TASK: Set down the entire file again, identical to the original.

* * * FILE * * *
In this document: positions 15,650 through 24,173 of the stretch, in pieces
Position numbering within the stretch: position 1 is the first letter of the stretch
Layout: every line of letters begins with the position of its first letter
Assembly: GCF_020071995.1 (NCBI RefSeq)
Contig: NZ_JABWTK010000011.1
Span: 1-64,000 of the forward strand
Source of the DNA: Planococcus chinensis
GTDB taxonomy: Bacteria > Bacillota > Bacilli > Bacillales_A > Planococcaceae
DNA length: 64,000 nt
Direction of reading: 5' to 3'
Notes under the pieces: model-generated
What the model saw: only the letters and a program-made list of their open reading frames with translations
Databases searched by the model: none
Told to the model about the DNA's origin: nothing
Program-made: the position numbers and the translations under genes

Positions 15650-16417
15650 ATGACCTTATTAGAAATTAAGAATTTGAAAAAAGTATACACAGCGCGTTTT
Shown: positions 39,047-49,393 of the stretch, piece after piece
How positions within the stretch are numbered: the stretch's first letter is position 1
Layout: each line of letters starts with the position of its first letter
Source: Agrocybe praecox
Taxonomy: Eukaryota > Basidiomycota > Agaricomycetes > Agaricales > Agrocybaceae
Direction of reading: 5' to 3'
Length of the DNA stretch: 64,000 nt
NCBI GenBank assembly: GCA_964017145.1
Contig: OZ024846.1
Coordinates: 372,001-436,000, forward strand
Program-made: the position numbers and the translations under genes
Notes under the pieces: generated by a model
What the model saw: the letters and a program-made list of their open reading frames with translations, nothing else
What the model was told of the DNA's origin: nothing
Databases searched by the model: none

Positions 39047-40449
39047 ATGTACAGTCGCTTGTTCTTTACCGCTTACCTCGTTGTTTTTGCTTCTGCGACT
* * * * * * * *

In this document: positions 15,650 through 24,173 of the stretch, in pieces
Position numbering within the stretch: position 1 is the first letter of the stretch
Layout: every line of letters begins with the position of its first letter
Assembly: GCF_020071995.1 (NCBI RefSeq)
Contig: NZ_JABWTK010000011.1
Span: 1-64,000 of the forward strand
Source of the DNA: Planococcus chinensis
GTDB taxonomy: Bacteria > Bacillota > Bacilli > Bacillales_A > Planococcaceae
DNA length: 64,000 nt
Direction of reading: 5' to 3'
Notes under the pieces: model-generated
What the model saw: only the letters and a program-made list of their open reading frames with translations
Databases searched by the model: none
Told to the model about the DNA's origin: nothing
Program-made: the position numbers and the translations under genes

Positions 15650-16417
15650 ATGACCTTATTAGAAATTAAGAATTTGAAAAAAGTATACACAGCGCGTTTT
Shown: positions 39,047-49,393 of the stretch, piece after piece
How positions within the stretch are numbered: the stretch's first letter is position 1
Layout: each line of letters starts with the position of its first letter
Source: Agrocybe praecox
Taxonomy: Eukaryota > Basidiomycota > Agaricomycetes > Agaricales > Agrocybaceae
Direction of reading: 5' to 3'
Length of the DNA stretch: 64,000 nt
NCBI GenBank assembly: GCA_964017145.1
Contig: OZ024846.1
Coordinates: 372,001-436,000, forward strand
Program-made: the position numbers and the translations under genes
Notes under the pieces: generated by a model
What the model saw: the letters and a program-made list of their open reading frames with translations, nothing else
What the model was told of the DNA's origin: nothing
Databases searched by the model: none

Positions 39047-40449
39047 ATGTACAGTCGCTTGTTCTTTACCGCTTACCTCGTTGTTTTTGCTTCTGCGACT